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Art and Design is integral to a young person’s development. We place emphasis on the acquisition of technical skill, sustained research and personal expression. Pupils are encouraged to analyse, solve and evaluate visual and intellectual problems. We aim to help pupils be self motivated, gain confidence and develop initiative through working in a stimulating and fast paced studio environment.

Pupils work in both 2D and 3D, including painting, drawing, printmaking, mixed media, textiles, pottery, ceramics and sculpture. GCSE students follow the OCR syllabus which aims to stimulate imagination, sensitivity, conceptual thinking and powers of observation. In the Sixth Form, pupils are given increasing freedom to make choices and to take responsibility for the direction of their learning.

The outstanding achievements of our examination groups are celebrated in June at our annual GCSE and A Level exhibitions. We also have established a successful programme of exhibitions held annually in central Cambridge and London for our Sixth Form artists to celebrate their work in public. Many of our Upper Sixth artists choose to continue their studies in Art and Design, Art History or Architecture at University.


Over the two years, pupils will cover two units of coursework (60% of marks). The final examination is an early release paper allowing the pupils to have plenty of time to develop extensive preparatory work before the timed examination session of ten hours (40% of marks).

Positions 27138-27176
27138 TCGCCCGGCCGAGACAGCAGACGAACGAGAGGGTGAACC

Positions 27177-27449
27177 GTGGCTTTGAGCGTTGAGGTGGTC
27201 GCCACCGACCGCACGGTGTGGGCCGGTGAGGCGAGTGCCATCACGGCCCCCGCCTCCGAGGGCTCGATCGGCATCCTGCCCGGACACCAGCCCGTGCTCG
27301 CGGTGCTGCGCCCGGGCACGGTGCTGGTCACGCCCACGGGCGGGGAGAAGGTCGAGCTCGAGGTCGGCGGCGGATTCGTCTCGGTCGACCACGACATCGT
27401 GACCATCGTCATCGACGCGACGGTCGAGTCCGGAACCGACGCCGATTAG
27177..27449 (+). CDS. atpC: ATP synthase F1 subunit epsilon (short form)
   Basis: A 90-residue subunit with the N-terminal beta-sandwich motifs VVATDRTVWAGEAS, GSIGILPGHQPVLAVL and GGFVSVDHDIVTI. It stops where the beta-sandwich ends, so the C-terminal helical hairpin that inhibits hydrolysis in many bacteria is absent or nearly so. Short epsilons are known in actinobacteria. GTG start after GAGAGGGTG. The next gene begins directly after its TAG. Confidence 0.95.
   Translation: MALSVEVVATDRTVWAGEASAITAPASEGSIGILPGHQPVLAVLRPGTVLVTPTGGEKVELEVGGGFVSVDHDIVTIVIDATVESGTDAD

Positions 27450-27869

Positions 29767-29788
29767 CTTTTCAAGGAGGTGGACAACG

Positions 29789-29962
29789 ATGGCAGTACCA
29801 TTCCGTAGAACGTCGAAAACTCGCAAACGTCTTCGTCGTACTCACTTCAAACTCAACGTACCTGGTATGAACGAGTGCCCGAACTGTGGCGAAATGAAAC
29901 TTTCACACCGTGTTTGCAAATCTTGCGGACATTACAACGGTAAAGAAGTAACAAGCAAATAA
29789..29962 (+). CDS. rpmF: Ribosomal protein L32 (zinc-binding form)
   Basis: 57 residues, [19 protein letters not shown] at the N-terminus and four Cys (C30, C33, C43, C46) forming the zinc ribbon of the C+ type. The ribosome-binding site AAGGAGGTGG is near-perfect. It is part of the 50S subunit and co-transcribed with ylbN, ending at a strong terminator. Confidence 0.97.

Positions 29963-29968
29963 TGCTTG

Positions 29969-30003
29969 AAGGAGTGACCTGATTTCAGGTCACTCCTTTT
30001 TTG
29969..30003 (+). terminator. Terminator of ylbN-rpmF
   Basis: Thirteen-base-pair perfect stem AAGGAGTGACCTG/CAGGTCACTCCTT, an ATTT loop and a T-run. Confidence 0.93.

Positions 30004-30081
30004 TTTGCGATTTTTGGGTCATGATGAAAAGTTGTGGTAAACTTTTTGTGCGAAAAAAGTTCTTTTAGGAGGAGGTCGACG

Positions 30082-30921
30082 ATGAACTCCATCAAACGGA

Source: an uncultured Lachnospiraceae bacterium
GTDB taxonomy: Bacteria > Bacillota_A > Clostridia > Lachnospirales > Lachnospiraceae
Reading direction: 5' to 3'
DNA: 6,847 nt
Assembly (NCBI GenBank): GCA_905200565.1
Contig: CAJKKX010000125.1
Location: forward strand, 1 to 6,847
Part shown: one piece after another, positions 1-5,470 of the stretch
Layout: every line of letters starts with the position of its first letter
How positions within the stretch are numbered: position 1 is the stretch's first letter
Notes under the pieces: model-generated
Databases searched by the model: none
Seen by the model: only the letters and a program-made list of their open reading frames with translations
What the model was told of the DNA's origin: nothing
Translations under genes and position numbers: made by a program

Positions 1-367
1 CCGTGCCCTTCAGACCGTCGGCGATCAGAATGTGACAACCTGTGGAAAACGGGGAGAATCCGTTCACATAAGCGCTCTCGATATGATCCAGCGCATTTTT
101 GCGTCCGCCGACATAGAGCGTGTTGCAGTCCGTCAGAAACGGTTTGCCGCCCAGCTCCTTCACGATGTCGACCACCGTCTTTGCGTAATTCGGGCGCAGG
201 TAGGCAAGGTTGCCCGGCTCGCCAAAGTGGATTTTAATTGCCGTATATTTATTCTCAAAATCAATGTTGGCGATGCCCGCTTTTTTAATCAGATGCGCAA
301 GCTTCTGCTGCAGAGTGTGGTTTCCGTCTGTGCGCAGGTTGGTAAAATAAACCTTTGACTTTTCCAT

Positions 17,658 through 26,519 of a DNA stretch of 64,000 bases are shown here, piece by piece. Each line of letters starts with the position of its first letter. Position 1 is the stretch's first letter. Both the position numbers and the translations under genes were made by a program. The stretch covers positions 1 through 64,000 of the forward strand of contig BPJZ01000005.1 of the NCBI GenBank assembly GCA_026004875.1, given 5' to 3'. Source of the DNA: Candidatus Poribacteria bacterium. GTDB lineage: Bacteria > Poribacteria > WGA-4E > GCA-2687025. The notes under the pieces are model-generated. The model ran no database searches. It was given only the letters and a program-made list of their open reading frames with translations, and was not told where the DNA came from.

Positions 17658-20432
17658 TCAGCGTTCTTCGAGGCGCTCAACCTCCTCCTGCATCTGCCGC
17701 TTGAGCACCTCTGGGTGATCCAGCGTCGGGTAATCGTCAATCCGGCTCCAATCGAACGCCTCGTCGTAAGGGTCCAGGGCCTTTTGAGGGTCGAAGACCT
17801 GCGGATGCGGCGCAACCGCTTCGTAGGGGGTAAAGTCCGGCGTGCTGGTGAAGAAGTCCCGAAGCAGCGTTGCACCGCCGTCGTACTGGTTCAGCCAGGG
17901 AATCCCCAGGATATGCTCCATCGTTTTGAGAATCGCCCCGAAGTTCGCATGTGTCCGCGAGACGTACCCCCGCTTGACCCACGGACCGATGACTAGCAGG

Each unit consists of, and is assessed within, the following areas:

  1. Develop – Investigation, research, development of ideas and analysis of contextual sources.
  2. Explore – Experimentation and use of a wide range of media and techniques.
  3. Record – Observational drawing and recording.
  4. Present – To bring together 1, 2 and 3 into a finished piece.

Working from a single starting point, pupils develop their own direction of study with increasing freedom and variety, resulting in an impressive body of work displayed in an exhibition at the end of the course. Drawing, painting and printmaking form the backbone of the course. Within this, pupils are introduced to a wide variety of techniques including drypoint etching, collagraph, relief printing, transfer printing, screen printing, textile printing, ceramics, sculpture and mixed media.


A Level (OCR)

A Level Art prepares pupils who wish to go on to Higher Education to study the Fine Arts, Fashion, Architecture Art History, Animation or any number of creative fields. It also prepares pupils to access an Art Foundation course or to work in the wider field of Art and related Art and Design practice. The course builds on, but is not dependent upon, the knowledge, understanding and skills acquired at GCSE Art and Design. However the most important requirement is a high level of self-motivation and enjoyment of the subject.

Course Structure

The OCR Art A Level has two components of work spread over two years which comprise the full course. The first is a personal investigation (60% of marks) consisting of one major project and a related personal study (1000-2500 words). The second is an externally set task (40% of marks) which follows a period of about six weeks of preparation and is 15 hours in length.